Student Panel Shares Experience with Access, Technology

Ike Brochu and Samantha Tideman, SDS

As a part of MIT’s Open House celebrating 100 years in Cambridge, Student Disabilities Services (SDS) and the Assistive Technology Information Center (ATIC) united to showcase technology used by MIT students with disabilities. A panel of five current and past students with varying barriers to access shared how they have overcome adversity through the use of technology and disability services.

Included in the panel was graduate student David Hayden, who developed and uses technology to help students with low vision. His device mounts on a desk and is used to enlarge classroom whiteboards and project the image onto students’ laptop screens for easier note-taking, allowing them to control the size, contrast, and other visual features of the image. Many students with visual disabilities at MIT and beyond currently benefit from this technology.

Another student panelist was alumnus Ian Smith, who spoke about his journey here at MIT with regard to his hearing loss.

Prior to entering MIT, Ian primarily relied on hearing amplification. Here at MIT, he taught himself sign language and began using Communication Access Real-time Translation (CART), a live-action service that provides captioning. This allowed him to have greater access to information that he was missing through amplification alone.

Other panelists talked about their experiences with autism, anxiety, attention deficit disorder and learning disability, and how they learned to navigate at MIT. Along the way, they’ve used assistive technology to assist them in achieving their goals. This technology ranged from Kurzweil, a literacy software program that converts text into audio, to closed-circuit TV, which helps with text enlargement.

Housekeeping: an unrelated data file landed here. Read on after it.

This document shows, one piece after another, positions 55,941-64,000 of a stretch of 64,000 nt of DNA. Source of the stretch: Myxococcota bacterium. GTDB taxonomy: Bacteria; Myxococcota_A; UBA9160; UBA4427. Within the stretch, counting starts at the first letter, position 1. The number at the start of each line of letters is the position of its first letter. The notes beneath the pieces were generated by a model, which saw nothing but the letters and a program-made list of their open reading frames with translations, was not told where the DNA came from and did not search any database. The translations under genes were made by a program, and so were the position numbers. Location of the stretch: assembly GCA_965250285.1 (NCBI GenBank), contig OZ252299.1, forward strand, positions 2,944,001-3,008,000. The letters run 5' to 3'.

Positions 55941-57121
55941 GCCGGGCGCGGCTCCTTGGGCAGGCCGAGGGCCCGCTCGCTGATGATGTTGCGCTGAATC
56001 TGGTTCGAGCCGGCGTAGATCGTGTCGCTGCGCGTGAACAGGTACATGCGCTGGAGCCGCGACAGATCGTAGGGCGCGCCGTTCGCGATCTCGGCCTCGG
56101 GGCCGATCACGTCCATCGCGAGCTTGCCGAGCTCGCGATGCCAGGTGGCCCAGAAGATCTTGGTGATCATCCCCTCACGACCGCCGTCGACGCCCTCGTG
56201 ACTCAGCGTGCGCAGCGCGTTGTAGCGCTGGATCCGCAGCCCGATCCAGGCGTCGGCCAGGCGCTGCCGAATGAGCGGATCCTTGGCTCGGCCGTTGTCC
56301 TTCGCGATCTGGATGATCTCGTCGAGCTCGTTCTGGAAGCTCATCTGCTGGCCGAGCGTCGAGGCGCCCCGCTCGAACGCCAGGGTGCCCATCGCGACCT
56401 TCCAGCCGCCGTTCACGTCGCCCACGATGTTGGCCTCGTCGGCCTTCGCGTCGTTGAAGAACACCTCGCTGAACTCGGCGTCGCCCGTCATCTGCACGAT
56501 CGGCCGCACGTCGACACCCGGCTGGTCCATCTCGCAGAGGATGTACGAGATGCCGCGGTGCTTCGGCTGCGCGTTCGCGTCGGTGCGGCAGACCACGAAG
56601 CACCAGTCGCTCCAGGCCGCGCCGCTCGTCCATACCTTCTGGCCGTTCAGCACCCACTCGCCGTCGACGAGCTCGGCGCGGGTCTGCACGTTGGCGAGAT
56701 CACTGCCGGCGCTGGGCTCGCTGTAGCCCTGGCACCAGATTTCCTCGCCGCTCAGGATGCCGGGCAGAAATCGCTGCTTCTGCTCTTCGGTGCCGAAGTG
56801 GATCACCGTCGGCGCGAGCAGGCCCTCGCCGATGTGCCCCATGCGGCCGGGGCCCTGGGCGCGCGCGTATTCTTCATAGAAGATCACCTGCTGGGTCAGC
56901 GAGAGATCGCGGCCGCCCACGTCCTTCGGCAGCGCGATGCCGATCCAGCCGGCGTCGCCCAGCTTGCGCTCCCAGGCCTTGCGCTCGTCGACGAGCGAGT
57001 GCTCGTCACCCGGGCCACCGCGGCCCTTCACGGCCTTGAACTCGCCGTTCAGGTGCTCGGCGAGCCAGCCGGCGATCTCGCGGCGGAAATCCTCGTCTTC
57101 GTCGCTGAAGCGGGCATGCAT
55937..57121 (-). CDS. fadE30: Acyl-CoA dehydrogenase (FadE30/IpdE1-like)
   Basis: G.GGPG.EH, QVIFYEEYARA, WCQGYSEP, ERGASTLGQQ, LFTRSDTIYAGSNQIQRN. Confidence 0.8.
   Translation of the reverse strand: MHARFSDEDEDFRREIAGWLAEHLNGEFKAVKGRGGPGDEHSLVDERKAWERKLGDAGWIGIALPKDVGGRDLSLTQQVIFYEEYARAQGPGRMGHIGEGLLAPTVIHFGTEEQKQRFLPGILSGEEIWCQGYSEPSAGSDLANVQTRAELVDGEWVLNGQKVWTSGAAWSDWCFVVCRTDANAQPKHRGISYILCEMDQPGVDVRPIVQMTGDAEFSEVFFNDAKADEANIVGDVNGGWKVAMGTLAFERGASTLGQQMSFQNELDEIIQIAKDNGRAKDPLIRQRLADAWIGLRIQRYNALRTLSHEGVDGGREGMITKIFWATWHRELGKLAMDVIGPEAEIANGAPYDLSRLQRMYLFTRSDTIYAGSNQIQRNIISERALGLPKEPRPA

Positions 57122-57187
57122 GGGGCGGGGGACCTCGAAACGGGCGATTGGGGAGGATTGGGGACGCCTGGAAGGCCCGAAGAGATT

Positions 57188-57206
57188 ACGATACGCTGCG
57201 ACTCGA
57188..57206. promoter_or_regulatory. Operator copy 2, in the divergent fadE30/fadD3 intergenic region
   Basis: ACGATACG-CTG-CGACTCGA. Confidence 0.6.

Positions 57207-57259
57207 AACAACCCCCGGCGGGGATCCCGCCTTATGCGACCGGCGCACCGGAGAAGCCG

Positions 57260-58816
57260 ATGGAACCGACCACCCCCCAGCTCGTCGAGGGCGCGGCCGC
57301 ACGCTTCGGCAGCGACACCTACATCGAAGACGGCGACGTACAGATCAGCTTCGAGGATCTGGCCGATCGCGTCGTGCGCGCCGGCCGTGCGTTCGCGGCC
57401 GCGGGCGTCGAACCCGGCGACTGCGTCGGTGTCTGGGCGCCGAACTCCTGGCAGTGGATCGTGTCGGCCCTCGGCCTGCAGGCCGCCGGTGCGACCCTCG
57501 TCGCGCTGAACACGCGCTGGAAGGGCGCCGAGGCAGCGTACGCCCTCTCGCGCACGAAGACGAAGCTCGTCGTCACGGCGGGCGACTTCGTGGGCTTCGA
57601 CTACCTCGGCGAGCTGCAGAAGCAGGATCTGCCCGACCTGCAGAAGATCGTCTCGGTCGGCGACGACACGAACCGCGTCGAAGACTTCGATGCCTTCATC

A common theme throughout the discussion was the importance of establishing a strong support network. In addition to using SDS and ATIC, some of the students used Student Support Services and MIT Mental Health Services. Together, these services helped students navigate challenging conversations, work with faculty and staff to gain access to relevant course material, and develop skills to achieve independence in spite of personal barriers.

After the panel, ATIC offered personal demonstrations for attendees, allowing them to use and explore technology available to students. Audience members were thrilled to talk with students and asked detailed questions regarding different services and technology they use.